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Music review by
Kyle Jackson, Common Sense Media
Artpop Music Poster Image
Pop provocateur's joyless album sends iffy messages.

Parents say

age 13+
Based on 4 reviews

Kids say

age 13+
Based on 9 reviews

A lot or a little?

The parents' guide to what's in this music.

Positive Messages

Although Gaga has long claimed her music is some form of social commentary, it's very hard to see where the pop ends and the art begins. Vague references to misogyny and body positivity are lost in a sea of mixed messages. For instance, in one chorus she alternates between saying, "Don't want your jewels / I want your drugs" and "Don't want your money / want your love."

Positive Role Models & Representations

Although Lady Gaga has long been an alleged human rights champion and inspirational figure to many, the songs are very self-centered and hypersexualized, propping up materialism and celebrity as ideals to chase.


The album as a whole is very sexual and seductive, with several songs directly focused on sexual fantasies, including "Sexx Dreams" and "G.U.Y. (Girl Under You)." The guest rappers on "Jewels and Drugs" are particularly vulgar, including a reference to "good p---y in the passenger seat."


 "Jewels and Drugs" includes the words "f--king," "bitch," "ho," and "p---y." Other tracks occasionally include the words "s--t" and "bitch."


It's hard not to see Artpop as a very promaterialism album. There's a song dedicated to design icon Donatella Versace ("Donatella"), which praises the upper class and mentions luxury designer Christian Louboutin, as well as an ode to fashion ("Fashion!"). Guest R. Kelly also mentions go-to tuxedo master Tom Ford.

Drinking, Drugs & Smoking

Many of the songs either directly or indirectly refer to Gaga's struggles with addiction (which is supposedly limited to excessive marijuana consumption), particularly the cheeky "Mary Jane Holland," which mentions "magic truffles" (presumably filled with psychedelic mushrooms). There are also mentions of ecstasy, "the green in your blunt," smoking "Marlboro Reds," and drinking Champagne.

What parents need to know

Parents need to know that Lady Gaga's album Artpop is a mildly provocative exercise in hypersexuality and half-hearted feminism. As with her previous records, Gaga seems to be going for shock value or some misguided critique of pop music but inevitably falls into the trap of actually making the type of music she claims to decry. There are seductive dance-floor songs encouraging someone to "do what you want with my body," a track fantasizing about sleeping with a guy's girlfriend, and a crude number about wanting to be the "girl under you." There's profanity, including "f--k" and "p---y" in one song, and lots of promaterialism songs that mention luxury brands. Many of the songs refer to Gaga's struggles with addiction and mention marijuana, other drugs, alcohol, and cigarettes.

User Reviews

  • Parents say
  • Kids say
Parent of a 13 year old Written byJWilliams303 November 19, 2013

Not her best work...and this is coming from a little monster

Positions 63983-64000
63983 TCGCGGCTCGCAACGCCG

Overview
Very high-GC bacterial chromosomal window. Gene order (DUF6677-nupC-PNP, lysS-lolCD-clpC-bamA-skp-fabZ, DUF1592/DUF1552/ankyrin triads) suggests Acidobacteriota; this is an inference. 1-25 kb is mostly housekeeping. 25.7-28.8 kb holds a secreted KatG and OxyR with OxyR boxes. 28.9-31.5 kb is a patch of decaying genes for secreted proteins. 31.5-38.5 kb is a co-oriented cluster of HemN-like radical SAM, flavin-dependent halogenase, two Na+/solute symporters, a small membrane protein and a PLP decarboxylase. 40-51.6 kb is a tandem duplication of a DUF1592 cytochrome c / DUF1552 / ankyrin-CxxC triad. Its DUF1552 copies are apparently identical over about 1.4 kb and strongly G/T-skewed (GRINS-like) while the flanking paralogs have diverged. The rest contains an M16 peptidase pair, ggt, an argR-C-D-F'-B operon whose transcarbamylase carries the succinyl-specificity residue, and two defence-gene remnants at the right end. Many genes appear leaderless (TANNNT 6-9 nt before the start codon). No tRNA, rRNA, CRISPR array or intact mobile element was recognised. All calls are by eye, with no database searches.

I am a very big fan of Lady Gaga and have always listened to her ever since her first single "Just Dance". I was very excited for this album to come o... Continue reading
Adult Written byevolinag October 18, 2014

Disappointing and uninventive Gaga album had some iffy content

The worst thing that an album can do is starting off with the best track. "Aura", the opening song, is an irresistable psytrance inspired excellent li... Continue reading
Teen, 16 years old Written bySodaDog November 22, 2013

Another work of Art from Lady Gaga....Lay off, GSN Hatena & CSM..

This album lives up to everything i hoped for. It's a really good choice for any Lady Gaga fan! It may have sex and profanity, but it isn't THAT inapp... Continue reading
Teen, 15 years old Written byIvanforeva December 26, 2016


This is a great Lady Gaga Album, although it may not be appropriate, it sounds amazing and the songs are great to dance too. 5 stars.

What's the story?

ARTPOP is the long-awaited third studio album from electro-pop superstar and tabloid queen Lady Gaga. The record features production from such EDM heavyweights as Zedd and Madeon as well as guest appearances from R&B crooner R. Kelly and rappers T.I., Too $hort, and Twista.

Is it any good?

Gaga's devoted fans, known as "Little Monsters," may be able to find something to love in this overproduced, trashy dance music, but it'll be hard for everyone else to locate any redeeming value. Some of the music is sort of exciting if you don't really pay attention to the lyrics, but most of the songs come off as loud and obnoxious. Gaga's voice has never been her selling point, but she at least used to stand out. In the years that have passed since her last release, her abrasive electro sound has taken over the mainstream, leaving her sounding out of date or at least generic.

Talk to your kids about ...

  • Families can talk about the blurry line between art and pop. What separates music intended as an artistic statement from that constructed for purely commercial purposes? Is there really a distinction?

  • What sort of statement do you think artists like Lady Gaga and M.I.A. are trying to make with their chart-topping dance hits that they claim are social criticism?

  • Is Lady Gaga a superstar because of her talent or because of the image she has cultivated or both?

Music details

For kids who love dance parties

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